Assuming, as we must, that the factfinder believed the evidence presented by the state and disbelieved any contrary evidence, we conclude that the postconviction court did not abuse its descretion in concluding that the evidence was sufficient to support appellant's conviction. The only reasonable inference from the evidence is that appellant possessed crack cocaine.
Evidence of a prior conviction within the last ten years is admissible to impeach a witness' credibility if (1) the crime was punishable by imprisonment exceeding one year and (2) the court finds that the probative value of the evidence outweighs its prejudicial effect. Minn. R. Evid. 609(a)-(b). A trial court has broad discretion in determining what convictions are admissible to impeach a defendant. State v. Gassler, 505 N.W.2d 62, 67 (Minn. 1993). "Whether the probative value of the convictions outweighs their prejudicial effect is a matter left to the discretion of the trial court." State v. Graham, 371 N.W.2d 204, 208 (Minn. 1985). We will not reverse the trial court's decision to admit prior conviction evidence absent a clear abuse of discretion. Id. at 209.
Appellant argues that the probative value of his convictions was minimal, and the potential for prejudice was great because of the danger that the jury would identify him as a repeat felon and focus on his bad character, rather than solely on his character for truthtelling.
Some of the factors the trial court considers when determining whether the probative value of a prior conviction outweighs its prejudicial effect are:
(1) the impeachment value of the prior crime, (2) the date of the conviction and the defendant's subsequent history, (3) the similarity of the past crime with the charged crime (the greater the similarity, the greater the reason for not permitting use of the prior crime to impeach), (4) the importance of defendant's testimony, and (5) the centrality of the credibility issue.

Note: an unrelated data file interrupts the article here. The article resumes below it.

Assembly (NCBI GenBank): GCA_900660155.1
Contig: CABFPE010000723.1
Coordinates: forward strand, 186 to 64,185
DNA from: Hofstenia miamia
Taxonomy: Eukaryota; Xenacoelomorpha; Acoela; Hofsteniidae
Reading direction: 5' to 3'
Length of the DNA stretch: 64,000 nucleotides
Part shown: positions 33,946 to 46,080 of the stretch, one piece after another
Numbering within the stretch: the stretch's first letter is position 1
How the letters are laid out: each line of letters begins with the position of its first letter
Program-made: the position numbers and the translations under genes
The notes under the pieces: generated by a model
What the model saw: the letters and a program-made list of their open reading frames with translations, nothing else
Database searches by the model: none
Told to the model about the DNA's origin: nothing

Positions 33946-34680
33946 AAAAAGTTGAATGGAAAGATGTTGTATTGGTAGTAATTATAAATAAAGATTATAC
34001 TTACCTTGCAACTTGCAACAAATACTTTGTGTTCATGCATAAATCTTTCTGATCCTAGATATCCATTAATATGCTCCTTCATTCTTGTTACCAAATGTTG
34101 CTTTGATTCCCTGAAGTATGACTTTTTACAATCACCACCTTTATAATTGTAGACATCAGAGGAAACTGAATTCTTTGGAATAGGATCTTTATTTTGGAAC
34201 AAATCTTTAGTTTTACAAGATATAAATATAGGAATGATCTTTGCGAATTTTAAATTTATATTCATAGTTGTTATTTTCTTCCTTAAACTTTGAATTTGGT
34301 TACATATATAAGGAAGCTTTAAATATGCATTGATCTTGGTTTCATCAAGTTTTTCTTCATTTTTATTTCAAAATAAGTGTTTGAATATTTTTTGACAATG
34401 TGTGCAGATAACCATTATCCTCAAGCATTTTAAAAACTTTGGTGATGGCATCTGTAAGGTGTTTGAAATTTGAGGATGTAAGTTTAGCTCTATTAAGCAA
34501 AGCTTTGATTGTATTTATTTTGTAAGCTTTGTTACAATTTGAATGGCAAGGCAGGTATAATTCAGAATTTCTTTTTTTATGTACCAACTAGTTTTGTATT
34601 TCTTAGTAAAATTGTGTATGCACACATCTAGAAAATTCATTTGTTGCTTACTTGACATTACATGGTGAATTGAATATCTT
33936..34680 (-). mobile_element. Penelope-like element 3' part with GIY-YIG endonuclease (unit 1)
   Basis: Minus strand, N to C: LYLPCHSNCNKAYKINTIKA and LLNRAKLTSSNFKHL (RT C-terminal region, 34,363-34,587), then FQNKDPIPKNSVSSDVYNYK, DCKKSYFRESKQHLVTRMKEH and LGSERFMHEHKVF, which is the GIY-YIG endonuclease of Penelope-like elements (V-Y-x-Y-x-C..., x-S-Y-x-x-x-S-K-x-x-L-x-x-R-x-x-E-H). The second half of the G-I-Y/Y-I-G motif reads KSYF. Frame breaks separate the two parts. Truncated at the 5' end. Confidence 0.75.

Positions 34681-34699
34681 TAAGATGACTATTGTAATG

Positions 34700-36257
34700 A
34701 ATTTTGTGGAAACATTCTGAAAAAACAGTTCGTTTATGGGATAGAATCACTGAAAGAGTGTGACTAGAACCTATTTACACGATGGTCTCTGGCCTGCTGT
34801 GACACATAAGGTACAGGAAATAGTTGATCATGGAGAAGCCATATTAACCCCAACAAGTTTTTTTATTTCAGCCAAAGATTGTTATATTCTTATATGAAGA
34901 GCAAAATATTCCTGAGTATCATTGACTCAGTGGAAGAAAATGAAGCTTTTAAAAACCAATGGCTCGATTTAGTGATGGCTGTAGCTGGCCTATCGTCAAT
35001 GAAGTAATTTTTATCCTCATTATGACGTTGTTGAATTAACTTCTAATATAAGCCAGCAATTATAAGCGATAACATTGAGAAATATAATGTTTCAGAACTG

State v. Jones, 271 N.W.2d 534, 537-38 (Minn. 1978).
The postconviction court held that appellant's prior felony convictions were admissible because appellant's credibility was critical to the case and the probative value of the convictions outweighed any prejudicial effect. The postconviction court also noted that the convictions were well within the ten year limit provided in the rule and were not similar in any way to the offense at bar.
Appellant's prior convictions had significant impeachment value under the theory that the convictions enabled the jury to see the whole person and thereby better judge the truth of the defendant's statements. See State v. Lloyd, 345 N.W.2d 240, 247 (Minn. 1984) (underlying Minn. R. Evid. 609 is principle that impeachment by prior conviction assists jury in judging credibility of witness by affording it opportunity to view whole person). Appellant's prior convictions are all within six years and a few months of his arrest for possession of crack cocaine. The charge of drug possession is significantly different from the prior offenses. Finally, because appellant's testimony was essentially the only testimony supporting the theory that someone else dropped the crack cocaine, his credibility was a central issue in the case. The jury had to choose whether to believe appellant's or the police officer's testimony. Under these circumstances, the trial court did not clearly abuse its discretion in ruling that appellant's convictions were admissible for impeachment purposes.